Di Bawoh Rang Ikang Kering
Random Ramblings of A Retired Retainer


Tuesday, May 19, 2009
Movie fans who bothered to read the credits might see the names of Foley Artists responsible for the sound effects in the film. I would think that Terengganu speakers would make good Foley artists because most action words in Terengganuspeak are inevitably followed by an appropriate sound.

Take falling as an example. In Terengganu, things or bodies just do not jatuh (fall). They jatuh bedebok (falls with a thud) no matter how hard the surface is or how high the fall. A stumble sounds more painful. Doesn't reboh bedebing sounds sharper and the receiving surface is hard and unforgiving?

Certain things do not just break, they explode noisily. A bottle of budu (anchovy sauce) absent-mindedly left in the car on a very hot day can pecoh belepong (explode) as easily as an inflated balloon rudely poked with a pin. The poker might be caught by the balloon owner's father or big brother and duly tapo beleping (bitch-slapped) or if the owner is big enough (and angry enough), he himself might tumbok bedebuk (punch) the poker. Some young ballon owners might be just shocked and a short while later nangih berdrohong (wail). In this case, the poker's best course of action is to tembor bedaung and show a clean pair of heels. As for the aforementioned bottle of budu, when the owner of the car opens the door, he/she will be hit by a malodorous smell. He/she can say that he/she bau wa wa (smells something strong).

In Terengganu, running into things is never a silent affair. There is always a noise. Thus langgor gedegang although it is not necessarily the corrugated iron fence that you collide with. Sucking something, either a cold beverage sucked through a straw or a runny nosed young boy sucking in his nasal mucilage give us isap serok serok (suck noisily) much to the displeasure of the prim and proper Miss Emily Post.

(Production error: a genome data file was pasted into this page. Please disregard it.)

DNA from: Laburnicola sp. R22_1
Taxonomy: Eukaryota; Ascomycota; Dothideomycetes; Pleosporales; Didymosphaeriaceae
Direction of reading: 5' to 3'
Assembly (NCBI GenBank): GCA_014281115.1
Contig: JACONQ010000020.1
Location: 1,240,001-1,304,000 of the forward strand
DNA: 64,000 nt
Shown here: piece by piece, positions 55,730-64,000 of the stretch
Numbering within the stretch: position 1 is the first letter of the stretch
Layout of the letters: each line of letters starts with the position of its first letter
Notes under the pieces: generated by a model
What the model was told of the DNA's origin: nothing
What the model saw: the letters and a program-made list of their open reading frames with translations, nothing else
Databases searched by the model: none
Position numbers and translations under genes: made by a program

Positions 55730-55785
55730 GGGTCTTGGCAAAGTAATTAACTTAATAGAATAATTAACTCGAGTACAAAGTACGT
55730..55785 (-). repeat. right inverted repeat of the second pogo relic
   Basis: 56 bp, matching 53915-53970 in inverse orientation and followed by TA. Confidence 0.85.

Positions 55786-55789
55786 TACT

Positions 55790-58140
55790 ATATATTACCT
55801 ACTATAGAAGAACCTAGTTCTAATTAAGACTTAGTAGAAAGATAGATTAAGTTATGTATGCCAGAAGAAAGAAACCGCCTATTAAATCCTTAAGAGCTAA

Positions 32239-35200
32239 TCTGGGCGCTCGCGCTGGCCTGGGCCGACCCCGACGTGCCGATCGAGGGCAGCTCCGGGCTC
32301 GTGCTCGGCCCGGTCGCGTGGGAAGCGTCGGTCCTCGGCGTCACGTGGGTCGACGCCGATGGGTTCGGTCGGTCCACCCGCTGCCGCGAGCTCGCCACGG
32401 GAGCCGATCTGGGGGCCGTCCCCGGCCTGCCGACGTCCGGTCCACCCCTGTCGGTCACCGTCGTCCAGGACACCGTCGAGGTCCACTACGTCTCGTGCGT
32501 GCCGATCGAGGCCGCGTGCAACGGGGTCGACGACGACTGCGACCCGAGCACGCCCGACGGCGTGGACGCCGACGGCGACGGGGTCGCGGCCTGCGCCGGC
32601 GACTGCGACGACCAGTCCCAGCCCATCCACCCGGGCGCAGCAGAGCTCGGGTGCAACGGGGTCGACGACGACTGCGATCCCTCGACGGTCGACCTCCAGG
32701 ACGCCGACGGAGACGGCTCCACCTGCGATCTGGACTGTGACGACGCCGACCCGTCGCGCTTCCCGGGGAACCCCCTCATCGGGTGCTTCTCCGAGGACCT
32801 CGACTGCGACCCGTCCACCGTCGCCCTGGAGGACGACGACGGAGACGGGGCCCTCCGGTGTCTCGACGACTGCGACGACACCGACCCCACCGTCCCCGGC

I know some of you might be suka gelekek (titter) by this time but unfit me is already leloh bedohor (out of breath). So be my guest and add in your action words (verbs) with the sound added that you have heard spoken in Terengganu.

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Thursday, May 14, 2009
Some cultures have specific name or title for a particular member of the family. A close friend of mine who has Bengali roots is Dada to the children of his sons while his daughter's kids call him Nana and his wife Nani. His brothers' kids call him Chacha and his wife Chahchi while the children of his sisters call him Mamu and his wife Mami.
The Chinese too have specific names for members of the family. The eldest auntie, father's side is called Kuma while the eldest auntie on the mother's side is called Tai Ee (Big Auntie).

Terengganu families are not that rigid or elaborate. The eldest auntie is Mak Long from "Sulong" which is the first. Eldest uncle is Pak Long or Ayoh Long. Another variation is Wa (from the word tua or old). So your eldest auntie is Wa and your eldest uncle is Ayoh Wa. The next older auntie is Mok Ngoh/Chek Ngoh and the uncle is Ayoh Ngoh or Pok Ngoh. This is fairly simple to deduce because the second one is in the middle (tengoh).The youngest sister of your mother is Mok Su (bongsu-youngest) and the youngest brother is Ayoh Su or Pok Su. A variation of Su is Chu as in Mok Chu or Pok Chu.

This works well if your grandparents had only 3 kids. If they had more they were given titles that did not reflect their seniority at all. Some are called Cek Teh because they are fairskinned (putih) or Cek Tam because they are dusky (hitam). Some are even called De (from the word muda) because they are younger but not the youngest. Since uncles too might be called De or Ayoh De, there are aunties in that particular position called De Mek. Unlike the Bengalis or the Chinese, Terengganu Malays use Mak Long for the eldest auntie on both the mother and father's side. To avoid confusions, the auntie's or uncle's name is affixed. Thus we have Mok Long Selamoh or Pak Chu Mang to differentiate them from Mok Long Haji Lijoh or Pak Chu Beraheng.